Miracleman by Gaiman & Buckingham #2

Miracleman by Gaiman & Buckingham #2

Writer: Neil Gaiman Artist: Mark Buckingham Publisher: Marvel Comics Release Date: September 16, 2015 Cover Price: $4.99 Critic Reviews: 3 User Reviews: 1
7.7Critic Rating
9.5User Rating

• John Gallaway rejected Miracleman's new world, rejected companionship, rejected love - until the night Miraclewoman visited him...
• The schoolyard rebels strut their stuff and debate the teenage idol of The Golden Age, Johnny Bates, in "Trends."
• Miracleman explores deeper into Infra-Space in "Retrieval."
• Including material originally presented in MIRACLEMAN (1985) #18, plus bonus content.

  • 9.0
    PopMatters - Matthew Fay Sep 24, 2015

    Miracleman #2 is another prime example of Neil Gaiman's unparalleled talent and imagination, as well as his skillful exploration of our most basic human qualities in even the most fantastic narratives. The artwork by Mark Buckingham perfectly suits each story's tone, and beautifully compliments Gaiman's dialogue and narration. As an example of some of Gaiman's earliest work, it's clear to see why he's known today as one of modern comics' pioneers. Read Full Review

  • 9.0
    The Fandom Post - Chris Beveridge Sep 17, 2015

    Miracleman has a solid installment all around here yet I find myself thinking that the second story is one that might resonate better if I had re-read everything from the first three books before this one. Such is the price one pays sometimes. This issue really works well for me with the first story on a number of levels and is the kind of almost Twilight Zone type of standalone piece amid the bigger tapestry that examines parts of a world. I liked the second installment for the shift in art style but I couldn't connect with the characters or setting for a number of reasons. The ideas behind it are solid though and the takeaway of how life in a world like this in the Golden Age would be growing up is really interesting to examine more deeply. Read Full Review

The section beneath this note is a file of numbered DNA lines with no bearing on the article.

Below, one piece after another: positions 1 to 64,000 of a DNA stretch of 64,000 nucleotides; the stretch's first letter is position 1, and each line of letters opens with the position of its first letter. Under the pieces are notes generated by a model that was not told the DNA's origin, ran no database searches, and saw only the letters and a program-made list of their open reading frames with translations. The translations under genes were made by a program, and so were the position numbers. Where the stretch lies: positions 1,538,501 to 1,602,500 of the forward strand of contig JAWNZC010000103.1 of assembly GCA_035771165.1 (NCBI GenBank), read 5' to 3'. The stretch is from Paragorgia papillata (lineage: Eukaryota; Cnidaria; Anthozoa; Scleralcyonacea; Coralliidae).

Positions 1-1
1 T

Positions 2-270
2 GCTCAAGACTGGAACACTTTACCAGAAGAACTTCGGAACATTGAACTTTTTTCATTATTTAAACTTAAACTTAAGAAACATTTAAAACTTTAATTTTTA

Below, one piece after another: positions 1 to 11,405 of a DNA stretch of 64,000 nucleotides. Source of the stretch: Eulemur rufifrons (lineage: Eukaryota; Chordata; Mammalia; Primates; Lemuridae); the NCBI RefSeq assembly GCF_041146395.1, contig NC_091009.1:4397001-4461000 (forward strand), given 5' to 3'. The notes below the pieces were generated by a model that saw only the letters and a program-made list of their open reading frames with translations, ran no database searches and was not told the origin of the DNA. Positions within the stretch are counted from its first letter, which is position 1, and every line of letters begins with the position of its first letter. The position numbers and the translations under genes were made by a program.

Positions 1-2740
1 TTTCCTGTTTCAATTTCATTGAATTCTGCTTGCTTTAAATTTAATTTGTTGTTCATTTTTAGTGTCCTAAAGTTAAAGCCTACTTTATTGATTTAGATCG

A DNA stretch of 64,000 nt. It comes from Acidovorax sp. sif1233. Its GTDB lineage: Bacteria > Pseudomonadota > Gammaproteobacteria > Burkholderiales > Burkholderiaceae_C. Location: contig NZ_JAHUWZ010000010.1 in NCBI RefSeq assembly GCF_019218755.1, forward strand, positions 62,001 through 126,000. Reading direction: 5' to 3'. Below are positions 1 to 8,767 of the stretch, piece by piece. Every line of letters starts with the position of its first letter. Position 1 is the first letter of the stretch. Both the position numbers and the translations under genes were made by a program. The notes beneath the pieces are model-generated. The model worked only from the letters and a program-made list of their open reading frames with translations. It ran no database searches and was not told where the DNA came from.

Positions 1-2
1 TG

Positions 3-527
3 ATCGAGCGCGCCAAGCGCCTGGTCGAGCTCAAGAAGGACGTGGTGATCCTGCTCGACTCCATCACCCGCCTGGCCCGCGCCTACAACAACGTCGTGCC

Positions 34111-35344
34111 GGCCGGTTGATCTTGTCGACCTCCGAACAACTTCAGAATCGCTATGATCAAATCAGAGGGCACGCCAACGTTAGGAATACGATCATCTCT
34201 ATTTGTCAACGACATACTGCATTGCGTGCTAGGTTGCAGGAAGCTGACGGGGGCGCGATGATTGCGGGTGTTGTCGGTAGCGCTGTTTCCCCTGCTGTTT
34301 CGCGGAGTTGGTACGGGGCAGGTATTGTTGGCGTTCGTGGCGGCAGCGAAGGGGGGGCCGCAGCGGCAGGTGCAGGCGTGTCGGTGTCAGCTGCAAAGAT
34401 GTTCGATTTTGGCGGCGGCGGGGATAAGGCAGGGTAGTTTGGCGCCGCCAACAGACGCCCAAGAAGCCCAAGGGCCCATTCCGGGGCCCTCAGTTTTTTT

• 5.0
    The Hub City Review - Matthew J. Theriault Oct 19, 2015

    Alongside the second story in the issue, which heavily hints at the return of Bates, a pattern is already becoming evident in which Gaimans run is serving as a response to and refutation of Moores thesis. For Gaiman, the apocalypse has not brought forth a new creation; though the gods have come and the world is better for their labors, they have neither made earth a paradise nor brought heaven with them. That kind of apotheosis is beyond them. And like the petitioners of the last two issues, the reader too walks away disappointed. Read Full Review

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